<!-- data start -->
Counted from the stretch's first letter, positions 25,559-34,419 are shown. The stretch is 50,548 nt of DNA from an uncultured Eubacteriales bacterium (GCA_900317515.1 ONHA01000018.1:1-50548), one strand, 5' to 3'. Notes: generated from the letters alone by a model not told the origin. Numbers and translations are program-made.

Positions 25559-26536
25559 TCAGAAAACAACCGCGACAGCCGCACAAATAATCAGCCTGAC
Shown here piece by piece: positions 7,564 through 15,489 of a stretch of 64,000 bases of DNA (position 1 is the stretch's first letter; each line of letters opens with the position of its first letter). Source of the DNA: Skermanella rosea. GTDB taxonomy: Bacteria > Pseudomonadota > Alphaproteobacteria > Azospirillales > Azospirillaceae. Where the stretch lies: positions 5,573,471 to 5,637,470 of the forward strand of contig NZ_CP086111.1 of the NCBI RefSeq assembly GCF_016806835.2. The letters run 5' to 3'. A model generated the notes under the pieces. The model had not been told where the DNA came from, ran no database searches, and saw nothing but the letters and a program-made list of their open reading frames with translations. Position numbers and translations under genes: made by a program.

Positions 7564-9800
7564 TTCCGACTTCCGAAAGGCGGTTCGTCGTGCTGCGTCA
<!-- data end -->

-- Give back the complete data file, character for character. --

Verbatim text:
Counted from the stretch's first letter, positions 25,559-34,419 are shown. The stretch is 50,548 nt of DNA from an uncultured Eubacteriales bacterium (GCA_900317515.1 ONHA01000018.1:1-50548), one strand, 5' to 3'. Notes: generated from the letters alone by a model not told the origin. Numbers and translations are program-made.

Positions 25559-26536
25559 TCAGAAAACAACCGCGACAGCCGCACAAATAATCAGCCTGAC
Shown here piece by piece: positions 7,564 through 15,489 of a stretch of 64,000 bases of DNA (position 1 is the stretch's first letter; each line of letters opens with the position of its first letter). Source of the DNA: Skermanella rosea. GTDB taxonomy: Bacteria > Pseudomonadota > Alphaproteobacteria > Azospirillales > Azospirillaceae. Where the stretch lies: positions 5,573,471 to 5,637,470 of the forward strand of contig NZ_CP086111.1 of the NCBI RefSeq assembly GCF_016806835.2. The letters run 5' to 3'. A model generated the notes under the pieces. The model had not been told where the DNA came from, ran no database searches, and saw nothing but the letters and a program-made list of their open reading frames with translations. Position numbers and translations under genes: made by a program.

Positions 7564-9800
7564 TTCCGACTTCCGAAAGGCGGTTCGTCGTGCTGCGTCA